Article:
Think Before You Cancel That Credit Card

If you’ve been struggling with revolving debt or you’re just tired of having so many pieces of plastic in your wallet, then you might be thinking about canceling a few of your credit cards. Well, before you take that plunge, you should first consider the consequences of canceling one of your lines of credit.

Although calling your creditor and telling them that you’re breaking up seems easy enough to do, closing a line of credit – even one you haven’t used in 10 years – can and will have a significant impact on your credit score.

Here’s a breakdown of all the reasons why:

  • You’re Erasing Your Credit History

    Credit assessment agencies like Fair Isaac consider the length of time that you’ve been using credit to be a major factor when determining your credit score. Although you might have a high score now, if you cancel your oldest open account then your score is going to be re-calibrated, which is another way of saying it’s going to be lowered.

  • You’re Also Altering Your Credit-to-Debt Ratio

    Another big factor in determining your credit score is your credit-to-debt ratio. This ratio is calculated by comparing the amount of money you owe creditors with the number of accounts that you currently have open. If you cancel a card that’s carrying a balance, you’re removing one of your open accounts while keeping your total debt the same, and that altered ratio is going to hurt your rating.

  • You’re Always Canceling with a Balance

    Although most consumers take the term “credit balance” to mean the amount of debt they carry over between billing periods, a balance is really the history of spending on your credit card. If you’ve ever made a purchase on a credit card that you’ve tried to cancel – even if you paid that purchase off on time – you’re still carrying a balance on a canceled card, and that means a solid ding to your credit score.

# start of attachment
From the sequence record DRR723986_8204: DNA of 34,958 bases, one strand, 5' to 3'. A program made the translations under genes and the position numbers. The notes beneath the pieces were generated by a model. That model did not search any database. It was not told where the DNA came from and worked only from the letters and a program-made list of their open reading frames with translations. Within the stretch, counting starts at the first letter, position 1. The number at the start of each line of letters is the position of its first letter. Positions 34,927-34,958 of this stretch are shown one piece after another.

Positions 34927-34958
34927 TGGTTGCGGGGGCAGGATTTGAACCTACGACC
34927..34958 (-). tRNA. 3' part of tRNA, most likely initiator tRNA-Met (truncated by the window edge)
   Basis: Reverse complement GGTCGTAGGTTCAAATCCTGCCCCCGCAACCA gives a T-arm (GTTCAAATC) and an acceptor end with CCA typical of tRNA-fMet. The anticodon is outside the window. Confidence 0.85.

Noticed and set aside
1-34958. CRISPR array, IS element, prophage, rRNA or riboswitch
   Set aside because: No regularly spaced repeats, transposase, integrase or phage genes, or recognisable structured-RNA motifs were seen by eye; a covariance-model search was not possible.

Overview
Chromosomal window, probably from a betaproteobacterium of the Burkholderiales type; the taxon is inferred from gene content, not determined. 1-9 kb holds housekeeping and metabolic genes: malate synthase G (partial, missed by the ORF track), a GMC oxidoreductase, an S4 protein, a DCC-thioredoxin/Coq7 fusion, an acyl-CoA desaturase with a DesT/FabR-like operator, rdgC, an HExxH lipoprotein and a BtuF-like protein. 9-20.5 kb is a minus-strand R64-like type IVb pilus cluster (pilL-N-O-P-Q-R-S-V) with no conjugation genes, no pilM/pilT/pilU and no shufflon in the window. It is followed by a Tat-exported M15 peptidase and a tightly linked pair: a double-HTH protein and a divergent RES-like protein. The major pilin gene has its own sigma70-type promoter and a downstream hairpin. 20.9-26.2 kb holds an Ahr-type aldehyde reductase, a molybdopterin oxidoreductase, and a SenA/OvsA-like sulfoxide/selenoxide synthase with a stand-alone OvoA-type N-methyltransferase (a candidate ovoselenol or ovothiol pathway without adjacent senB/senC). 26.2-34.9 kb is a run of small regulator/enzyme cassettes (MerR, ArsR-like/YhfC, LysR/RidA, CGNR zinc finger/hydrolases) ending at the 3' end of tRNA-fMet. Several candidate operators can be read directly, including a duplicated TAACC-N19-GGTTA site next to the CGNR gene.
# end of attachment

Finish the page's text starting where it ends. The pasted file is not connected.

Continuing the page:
While canceling a credit card will always lower your credit rating and never raise it, there are certain times when the ding your score takes is worth reducing the amount of plastic you carry around. If you’ve got more than three credit cards to your name or you think you might be a compulsive spender, then it’s not always a bad idea to bid your card issuer farewell.

However, if you’re planning on buying a home or a car in the next year, you should keep those accounts open. Although a 30-point ding to your credit rating isn’t hard to recover from, it makes a big difference to lenders. You might be stuck with a 7% interest rate for a home loan rather than a 6% rate – and that could translate to tens of thousands of additional dollars on a 15-year mortgage. Instead of canceling, take your card out of your life temporarily by freezing it in a block of ice or sticking it in a jar of peanut butter. Seriously, it works.

In the end, it’s up to you to decide whether canceling your card is worth the risk or not. If you do decide to trim some of the fat in your wallet, make sure to cancel the newest cards first, and always – always – pay off all of your debts before cutting the cord.